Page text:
Session data is often stored in a DB instead of on local disk and this works well for both micro, small and (depending on how it’s done) medium sites with a reasonable level of traffic.

Like any other solution it has it’s pro’s and con’s (like being able to ban/kick out a user by running a query rather than deleting a session file from /tmp)

In memory
for larger, (higher traffic) sites and particularly where the volume of concurrent users is high, memory is quicker to read/write to for very frequently accessed variables or data instead of adding undue load to your DB. It can and should still be written to the DB (See write-through caching), but also be held in memory for efficient access.

One technique of particular merit is memory caching. A widely used example PHP-compatible open-source solution is Memcached, which can be used on one server or many [distributed]. I’ve seen this used by small firms as well as large and you only have to look at who uses it/contributes…


It all depends on server resources, and on simultaneous users of your website / app.

You can do a rough calculation, by estimating the average session memory each user will need, multiplying it by the average number of simultaneous visitors, and comparing this to the memory you have available for PHP in the server.

This calculation will help you estimate how much is too much in your scenario, in a very rough, but helpful way.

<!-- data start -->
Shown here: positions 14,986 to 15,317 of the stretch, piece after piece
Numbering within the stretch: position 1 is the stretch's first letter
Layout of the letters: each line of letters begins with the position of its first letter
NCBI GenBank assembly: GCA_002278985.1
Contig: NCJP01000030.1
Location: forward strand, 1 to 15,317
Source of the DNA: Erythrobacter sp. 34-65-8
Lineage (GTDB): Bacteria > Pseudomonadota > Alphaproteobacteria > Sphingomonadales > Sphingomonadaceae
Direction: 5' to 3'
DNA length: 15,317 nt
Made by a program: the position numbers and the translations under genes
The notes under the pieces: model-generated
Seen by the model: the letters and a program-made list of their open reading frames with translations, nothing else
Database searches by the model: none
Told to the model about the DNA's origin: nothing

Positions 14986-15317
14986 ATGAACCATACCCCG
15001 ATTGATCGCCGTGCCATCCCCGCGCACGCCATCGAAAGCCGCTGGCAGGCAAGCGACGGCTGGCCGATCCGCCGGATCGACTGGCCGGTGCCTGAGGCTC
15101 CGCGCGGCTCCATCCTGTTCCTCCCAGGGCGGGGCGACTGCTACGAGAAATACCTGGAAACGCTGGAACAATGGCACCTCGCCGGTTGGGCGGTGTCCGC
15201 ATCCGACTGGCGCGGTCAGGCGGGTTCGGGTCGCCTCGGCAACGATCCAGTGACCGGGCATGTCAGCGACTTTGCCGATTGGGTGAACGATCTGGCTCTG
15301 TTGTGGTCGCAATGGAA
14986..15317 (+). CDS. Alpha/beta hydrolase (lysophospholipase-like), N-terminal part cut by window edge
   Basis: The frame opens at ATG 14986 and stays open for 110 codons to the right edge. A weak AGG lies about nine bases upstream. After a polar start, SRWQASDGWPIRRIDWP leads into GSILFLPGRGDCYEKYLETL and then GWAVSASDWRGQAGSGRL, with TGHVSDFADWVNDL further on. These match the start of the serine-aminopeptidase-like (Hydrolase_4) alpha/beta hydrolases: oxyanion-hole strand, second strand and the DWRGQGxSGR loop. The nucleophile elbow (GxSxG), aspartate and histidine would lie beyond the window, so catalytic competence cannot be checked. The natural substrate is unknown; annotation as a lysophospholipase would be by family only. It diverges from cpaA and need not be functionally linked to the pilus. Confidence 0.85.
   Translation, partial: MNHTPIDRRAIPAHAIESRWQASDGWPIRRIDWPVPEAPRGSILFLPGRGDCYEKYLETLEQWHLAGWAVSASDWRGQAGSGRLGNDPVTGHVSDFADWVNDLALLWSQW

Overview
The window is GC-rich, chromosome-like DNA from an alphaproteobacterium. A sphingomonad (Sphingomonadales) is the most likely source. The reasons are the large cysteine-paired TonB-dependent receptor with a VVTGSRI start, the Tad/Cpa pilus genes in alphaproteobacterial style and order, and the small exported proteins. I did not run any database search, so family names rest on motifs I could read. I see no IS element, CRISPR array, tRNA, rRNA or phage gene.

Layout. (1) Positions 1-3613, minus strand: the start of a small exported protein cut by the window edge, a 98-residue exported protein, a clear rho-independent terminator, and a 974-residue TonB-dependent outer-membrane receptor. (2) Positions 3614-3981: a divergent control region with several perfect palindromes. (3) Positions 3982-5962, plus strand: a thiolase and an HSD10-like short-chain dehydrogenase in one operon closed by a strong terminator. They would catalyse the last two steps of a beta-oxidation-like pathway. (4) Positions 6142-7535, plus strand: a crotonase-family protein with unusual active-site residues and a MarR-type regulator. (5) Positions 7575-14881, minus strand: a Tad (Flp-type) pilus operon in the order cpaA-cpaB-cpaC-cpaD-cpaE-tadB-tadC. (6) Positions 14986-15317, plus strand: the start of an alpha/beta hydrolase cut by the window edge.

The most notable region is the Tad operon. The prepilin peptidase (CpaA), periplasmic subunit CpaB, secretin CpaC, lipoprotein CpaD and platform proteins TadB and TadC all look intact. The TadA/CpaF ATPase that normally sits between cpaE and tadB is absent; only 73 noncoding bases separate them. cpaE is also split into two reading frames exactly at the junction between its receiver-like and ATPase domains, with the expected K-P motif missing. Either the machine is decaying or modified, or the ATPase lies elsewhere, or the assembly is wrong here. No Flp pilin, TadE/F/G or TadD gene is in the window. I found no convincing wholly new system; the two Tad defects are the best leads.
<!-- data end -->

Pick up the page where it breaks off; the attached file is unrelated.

EDIT: by memory I mean RAM and/or disk space, depending on your setup.


Some of the other answers assume you mean using PHP sessions to cache data. This is a good solution to store ephemeral data that you need to be available from one request to the next.

But I wonder if you mean using MySQL user-defined variables. You can store long strings of data in these variables, and they occupy RAM in the scope of your database thread on the MySQL server. But these user variables do not stay in memory after your session closes. They are not a good way to store data from one request to the next.

The only reason to store large amounts of data in user variables is that you need to use them in subsequent SQL queries during the same db session (which means during the same PHP request), and you’re hoping to avoid transferring that string from the db server to your app. Otherwise, you might as well fetch the result and store it in a PHP variable.

Another solution for storing ephemeral data is to use memcached. You can store data directly, or you can use memcached as a backing store for your PHP session.


Try to keep in mind that the web paradigm encourages a stateless memory model. That is to say, load what you need to render the page, render the page, and release the resources.

Obviously there are times to cache data, but yes, storing information in session variables creates more memory usage for your application as a whole, and EACH SESSION will use whatever N bytes you are storing.

If you don’t have a performance problem, don’t worry about caching. On the other hand, if you want to cache and it’s only on one server for a small number of users, don’t fret it. Just be aware of the drawbacks of using session variables across a web farm (if you use one).